Vin felt a hard lump rise in his throat and bit his lip. His grief battled with his anger, and he suddenly felt as though he would collapse at any moment.

Carefully, he slid off his horse. His feet hardly caught him when he landed. He squeezed his eyes closed and leaned his head against the saddle.

He had to decide what to do. His head pounded and his strength ebbed. He knew he would have to search the little town. He had to be sure they were gone, or he'd have to do the unthinkable.

Recover the bodies of his fallen friends.

He didn't know if he could. . .

Please let them be alive. . .

He watched for signs of life.

There were none.

Listening to Emil Devereaux's sappy sarcasm made Ezra begin to hate himself. He had always prized himself on the artistic way he could turn a phrase - his "elegant elocution" as it were. It had enabled him to baffle lesser minds and weasel his way out of any number of dangerous situations.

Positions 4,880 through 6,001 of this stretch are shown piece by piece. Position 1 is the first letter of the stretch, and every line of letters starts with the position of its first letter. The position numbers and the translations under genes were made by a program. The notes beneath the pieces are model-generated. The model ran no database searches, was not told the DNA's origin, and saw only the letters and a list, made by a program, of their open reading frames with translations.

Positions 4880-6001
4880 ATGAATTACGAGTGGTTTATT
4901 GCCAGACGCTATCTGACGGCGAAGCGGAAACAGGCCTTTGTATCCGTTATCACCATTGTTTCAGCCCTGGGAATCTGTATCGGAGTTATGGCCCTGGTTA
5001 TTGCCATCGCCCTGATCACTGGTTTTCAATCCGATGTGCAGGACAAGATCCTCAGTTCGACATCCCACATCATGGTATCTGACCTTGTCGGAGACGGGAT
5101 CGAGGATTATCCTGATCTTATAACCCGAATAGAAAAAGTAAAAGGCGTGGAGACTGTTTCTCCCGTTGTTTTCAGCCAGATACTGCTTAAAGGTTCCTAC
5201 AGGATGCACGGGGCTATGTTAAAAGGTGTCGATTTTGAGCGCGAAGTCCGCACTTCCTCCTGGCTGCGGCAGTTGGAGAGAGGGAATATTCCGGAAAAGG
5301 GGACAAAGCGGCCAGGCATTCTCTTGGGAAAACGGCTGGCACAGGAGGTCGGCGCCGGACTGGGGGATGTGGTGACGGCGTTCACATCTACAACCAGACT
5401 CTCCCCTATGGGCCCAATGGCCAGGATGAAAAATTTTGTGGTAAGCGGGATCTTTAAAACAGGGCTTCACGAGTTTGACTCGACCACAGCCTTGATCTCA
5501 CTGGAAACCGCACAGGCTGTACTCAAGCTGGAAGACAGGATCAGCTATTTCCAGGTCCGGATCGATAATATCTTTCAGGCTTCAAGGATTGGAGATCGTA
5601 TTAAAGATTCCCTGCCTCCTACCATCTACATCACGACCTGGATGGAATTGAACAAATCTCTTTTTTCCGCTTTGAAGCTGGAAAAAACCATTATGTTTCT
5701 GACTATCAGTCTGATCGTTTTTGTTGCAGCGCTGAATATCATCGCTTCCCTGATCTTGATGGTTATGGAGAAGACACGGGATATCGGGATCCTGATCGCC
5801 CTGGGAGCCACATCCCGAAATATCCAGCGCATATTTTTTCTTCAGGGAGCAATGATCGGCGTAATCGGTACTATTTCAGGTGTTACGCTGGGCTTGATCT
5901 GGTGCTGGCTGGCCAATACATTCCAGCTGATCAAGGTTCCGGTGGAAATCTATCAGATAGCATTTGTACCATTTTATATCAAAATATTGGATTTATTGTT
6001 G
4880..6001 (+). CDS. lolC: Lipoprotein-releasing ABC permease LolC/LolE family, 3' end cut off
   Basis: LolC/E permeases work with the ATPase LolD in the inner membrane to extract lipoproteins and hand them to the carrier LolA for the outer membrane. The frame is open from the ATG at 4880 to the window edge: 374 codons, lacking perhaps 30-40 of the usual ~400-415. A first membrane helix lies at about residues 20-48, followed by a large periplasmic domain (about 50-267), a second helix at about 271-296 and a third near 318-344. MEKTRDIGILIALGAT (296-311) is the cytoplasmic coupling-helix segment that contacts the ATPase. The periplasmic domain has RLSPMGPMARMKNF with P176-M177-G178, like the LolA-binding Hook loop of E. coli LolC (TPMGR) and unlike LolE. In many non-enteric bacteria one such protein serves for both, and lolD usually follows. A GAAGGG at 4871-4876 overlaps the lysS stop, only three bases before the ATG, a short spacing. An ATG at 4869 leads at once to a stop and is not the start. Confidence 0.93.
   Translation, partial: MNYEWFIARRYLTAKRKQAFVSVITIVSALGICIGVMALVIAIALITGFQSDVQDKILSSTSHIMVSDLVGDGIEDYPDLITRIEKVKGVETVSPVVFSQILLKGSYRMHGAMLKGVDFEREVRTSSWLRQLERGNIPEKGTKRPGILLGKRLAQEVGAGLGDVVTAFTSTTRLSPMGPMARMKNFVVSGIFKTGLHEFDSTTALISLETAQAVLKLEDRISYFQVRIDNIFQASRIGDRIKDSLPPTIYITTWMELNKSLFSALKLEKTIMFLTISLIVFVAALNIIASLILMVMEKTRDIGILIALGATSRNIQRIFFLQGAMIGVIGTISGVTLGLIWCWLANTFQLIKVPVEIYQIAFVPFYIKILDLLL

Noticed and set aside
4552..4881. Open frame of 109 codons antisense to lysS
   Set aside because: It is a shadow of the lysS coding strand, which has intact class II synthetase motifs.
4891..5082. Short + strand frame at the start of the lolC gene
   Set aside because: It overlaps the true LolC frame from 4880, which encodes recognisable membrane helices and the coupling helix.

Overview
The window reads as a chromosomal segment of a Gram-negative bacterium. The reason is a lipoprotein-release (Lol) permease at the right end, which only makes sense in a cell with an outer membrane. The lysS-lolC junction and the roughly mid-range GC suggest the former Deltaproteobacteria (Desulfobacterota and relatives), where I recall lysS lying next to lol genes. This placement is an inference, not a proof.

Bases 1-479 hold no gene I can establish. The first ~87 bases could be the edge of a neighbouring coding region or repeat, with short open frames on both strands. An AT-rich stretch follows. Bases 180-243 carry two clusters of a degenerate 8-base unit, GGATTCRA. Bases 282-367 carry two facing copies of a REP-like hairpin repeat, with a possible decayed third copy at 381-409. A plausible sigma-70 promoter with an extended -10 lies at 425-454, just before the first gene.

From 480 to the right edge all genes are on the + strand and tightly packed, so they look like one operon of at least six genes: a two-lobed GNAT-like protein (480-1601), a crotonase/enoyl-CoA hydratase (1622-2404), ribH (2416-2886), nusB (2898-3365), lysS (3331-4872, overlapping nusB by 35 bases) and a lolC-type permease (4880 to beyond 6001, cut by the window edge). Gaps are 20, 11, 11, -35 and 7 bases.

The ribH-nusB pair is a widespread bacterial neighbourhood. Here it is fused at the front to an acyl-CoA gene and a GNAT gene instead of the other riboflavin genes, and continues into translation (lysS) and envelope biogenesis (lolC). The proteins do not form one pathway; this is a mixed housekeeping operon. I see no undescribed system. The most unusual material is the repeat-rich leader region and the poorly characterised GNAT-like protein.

But now, words repulsed him. Emil's references to the "unfortunate lad" and the "beautifully executed retribution" made him physically ill. For once, Ezra had nothing to say. Words seemed foolish. He rode in silence.

At first this amused Emil, but as time wore on and the journey grew more tiring, it began to irritate him. By sunset, he was angry. Emil was about to lambaste his former gambling friend when they both heard a rumbling sound in the distance.


Emil looked at the sky - maybe there were clouds coming in. But it didn't seem like storm clouds.

Ezra looked in the direction of the sound.

And he saw it. And he screamed as loud as he could.